Should business owners avoid CPP by paying themselves dividends?

By Benjamin Felix  and  Aravind Sithamparapillai | March 20, 2024 | Last updated on March 20, 2024
5 min read
Portrait of the owner of a clothing store
AdobeStock / Loreanto

Incorporated business owners are often skeptical of paying into the Canada Pension Plan (CPP). They believe they’re getting a bad deal by paying both the employer and the employee portion of the contribution, and they think they can do better by retaining funds in their corporations to invest. This leads many business owners to avoid CPP altogether by paying themselves dividends instead of salary. In general, this is a mistake.

Is CPP a tax or an asset?

Before getting into the specifics for business owners, it’s important for readers to understand our view that CPP is an asset rather than a tax. Taxes are paid by an individual to support services that may or may not directly benefit them, while CPP is an entitlement to receive future cash flows from an inflation-indexed annuity.

The CPP benefit protects retirees against major risks that are hedged far more efficiently by a pooled pension plan like CPP than by an individual. CPP hedges the risks of living too long using mortality pooling, it protects against high inflation during retirement, and it smooths out the effects of poor investment returns on financial assets.

The CPP enhancements currently being deployed will bring the income replacement rate to 33% — up from 25% for base CPP — with a higher earnings ceiling than base CPP. The full 33% replacement will apply for people taking the CPP benefit about 40 years from now. Between now and then, contributors will get some combination of basic and enhanced CPP. The maximum combined employer and employee contribution for 2025 is expected to be $8,848.

Do business owners get a bad deal?

There is a common misconception that, while CPP may be a good deal for employees, it is a bad deal for business owners. This is incomplete economic thinking. When employers decide how much to pay employees, they will take the cost of employer CPP contributions into account. In a market with perfectly inelastic labour supply, employees will bear the full cost of CPP contributions.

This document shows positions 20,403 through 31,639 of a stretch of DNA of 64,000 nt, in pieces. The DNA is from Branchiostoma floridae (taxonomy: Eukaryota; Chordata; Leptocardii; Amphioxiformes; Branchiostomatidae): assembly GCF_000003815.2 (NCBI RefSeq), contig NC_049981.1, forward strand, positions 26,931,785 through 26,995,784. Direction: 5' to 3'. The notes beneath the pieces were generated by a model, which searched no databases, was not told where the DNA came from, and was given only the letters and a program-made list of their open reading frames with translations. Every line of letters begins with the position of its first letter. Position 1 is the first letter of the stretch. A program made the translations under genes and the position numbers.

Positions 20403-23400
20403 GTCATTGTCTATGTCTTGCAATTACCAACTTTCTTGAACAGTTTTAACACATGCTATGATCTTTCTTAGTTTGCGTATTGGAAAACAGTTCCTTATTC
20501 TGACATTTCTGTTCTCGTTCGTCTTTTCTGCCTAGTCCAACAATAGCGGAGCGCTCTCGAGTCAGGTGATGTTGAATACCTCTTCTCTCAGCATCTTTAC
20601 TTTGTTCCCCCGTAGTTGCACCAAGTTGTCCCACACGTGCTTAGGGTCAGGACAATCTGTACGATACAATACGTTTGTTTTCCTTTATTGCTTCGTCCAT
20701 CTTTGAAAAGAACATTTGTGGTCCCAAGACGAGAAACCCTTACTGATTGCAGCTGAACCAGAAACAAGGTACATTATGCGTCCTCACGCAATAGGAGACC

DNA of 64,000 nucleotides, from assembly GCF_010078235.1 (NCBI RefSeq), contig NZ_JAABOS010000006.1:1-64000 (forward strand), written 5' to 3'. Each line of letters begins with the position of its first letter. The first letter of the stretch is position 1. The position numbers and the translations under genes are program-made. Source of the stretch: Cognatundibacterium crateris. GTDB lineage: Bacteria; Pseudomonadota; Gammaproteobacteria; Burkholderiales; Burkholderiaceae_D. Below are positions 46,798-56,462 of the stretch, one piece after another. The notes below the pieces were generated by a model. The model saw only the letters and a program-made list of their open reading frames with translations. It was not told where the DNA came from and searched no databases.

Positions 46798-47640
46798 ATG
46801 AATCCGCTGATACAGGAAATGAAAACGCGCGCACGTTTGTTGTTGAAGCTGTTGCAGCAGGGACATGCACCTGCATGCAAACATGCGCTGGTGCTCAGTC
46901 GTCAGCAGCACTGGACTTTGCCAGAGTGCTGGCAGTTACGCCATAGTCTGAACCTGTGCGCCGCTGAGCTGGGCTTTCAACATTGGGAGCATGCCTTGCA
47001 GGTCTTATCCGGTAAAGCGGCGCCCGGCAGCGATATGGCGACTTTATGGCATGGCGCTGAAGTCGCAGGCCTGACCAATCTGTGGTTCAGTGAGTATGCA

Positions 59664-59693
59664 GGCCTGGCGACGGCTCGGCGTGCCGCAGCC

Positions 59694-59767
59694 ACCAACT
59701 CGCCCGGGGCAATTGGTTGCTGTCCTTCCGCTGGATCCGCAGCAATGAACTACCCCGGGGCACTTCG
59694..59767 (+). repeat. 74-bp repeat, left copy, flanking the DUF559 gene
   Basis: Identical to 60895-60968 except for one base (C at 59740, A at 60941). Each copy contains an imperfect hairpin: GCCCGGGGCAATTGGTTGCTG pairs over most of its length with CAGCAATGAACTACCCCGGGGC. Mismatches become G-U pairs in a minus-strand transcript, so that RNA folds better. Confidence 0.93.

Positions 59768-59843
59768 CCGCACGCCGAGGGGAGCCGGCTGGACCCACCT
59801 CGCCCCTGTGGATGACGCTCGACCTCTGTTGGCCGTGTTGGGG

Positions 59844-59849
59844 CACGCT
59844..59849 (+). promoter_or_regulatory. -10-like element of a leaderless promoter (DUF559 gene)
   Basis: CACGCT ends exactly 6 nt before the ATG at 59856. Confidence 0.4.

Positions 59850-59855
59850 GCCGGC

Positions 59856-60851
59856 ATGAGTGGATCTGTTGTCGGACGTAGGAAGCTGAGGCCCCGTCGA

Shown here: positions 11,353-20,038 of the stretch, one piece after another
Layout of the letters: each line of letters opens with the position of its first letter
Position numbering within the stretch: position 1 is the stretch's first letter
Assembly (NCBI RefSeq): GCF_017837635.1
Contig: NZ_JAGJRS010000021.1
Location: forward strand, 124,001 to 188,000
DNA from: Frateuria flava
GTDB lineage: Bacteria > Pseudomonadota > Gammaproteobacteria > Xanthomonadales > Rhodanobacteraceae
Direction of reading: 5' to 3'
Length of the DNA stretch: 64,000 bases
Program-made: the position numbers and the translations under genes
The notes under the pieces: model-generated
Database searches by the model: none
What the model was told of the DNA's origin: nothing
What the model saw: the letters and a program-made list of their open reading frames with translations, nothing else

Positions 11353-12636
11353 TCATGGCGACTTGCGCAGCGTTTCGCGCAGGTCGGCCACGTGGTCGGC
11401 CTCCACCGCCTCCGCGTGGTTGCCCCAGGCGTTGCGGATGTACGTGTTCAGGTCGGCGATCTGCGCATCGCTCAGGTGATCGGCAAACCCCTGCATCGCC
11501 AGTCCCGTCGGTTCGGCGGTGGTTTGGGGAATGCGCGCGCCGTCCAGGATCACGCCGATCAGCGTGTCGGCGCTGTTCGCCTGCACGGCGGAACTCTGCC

This perfect market does not exist, but evidence suggests that most of the cost of social benefits contributions are funded by employees. Business owners may be explicitly paying both sides of CPP contributions, but employees are implicitly paying both sides through lower wages. Academic research on CPP views the combined contribution as the cost of CPP, and we will take the same approach here.

CPP and tax integration

A concept that is not well understood in general is the relationship between tax integration and the cost of CPP for business owners — or, alternatively, the amount they will save by avoiding CPP. The total maximum CPP contribution in 2025 will be around $8,848, but this is not the amount that business owners will retain in their corporations by paying themselves dividends instead of salary.

The reasons are that CPP contributions result in a combination of tax deductions and credits, and that tax integration often favours salary over dividends.

The 4.95% base CPP contribution on the employee side results in a tax credit personally. In Ontario, that’s worth 20.05% of base CPP. The additional CPP contribution for the CPP enhancement is a tax deduction at the personal level, the value of which depends on the contributor’s personal marginal tax rate. The employer CPP contributions are a deduction to the corporation — meaning that their value depends on the corporate tax rate — and are not taxable to the employee.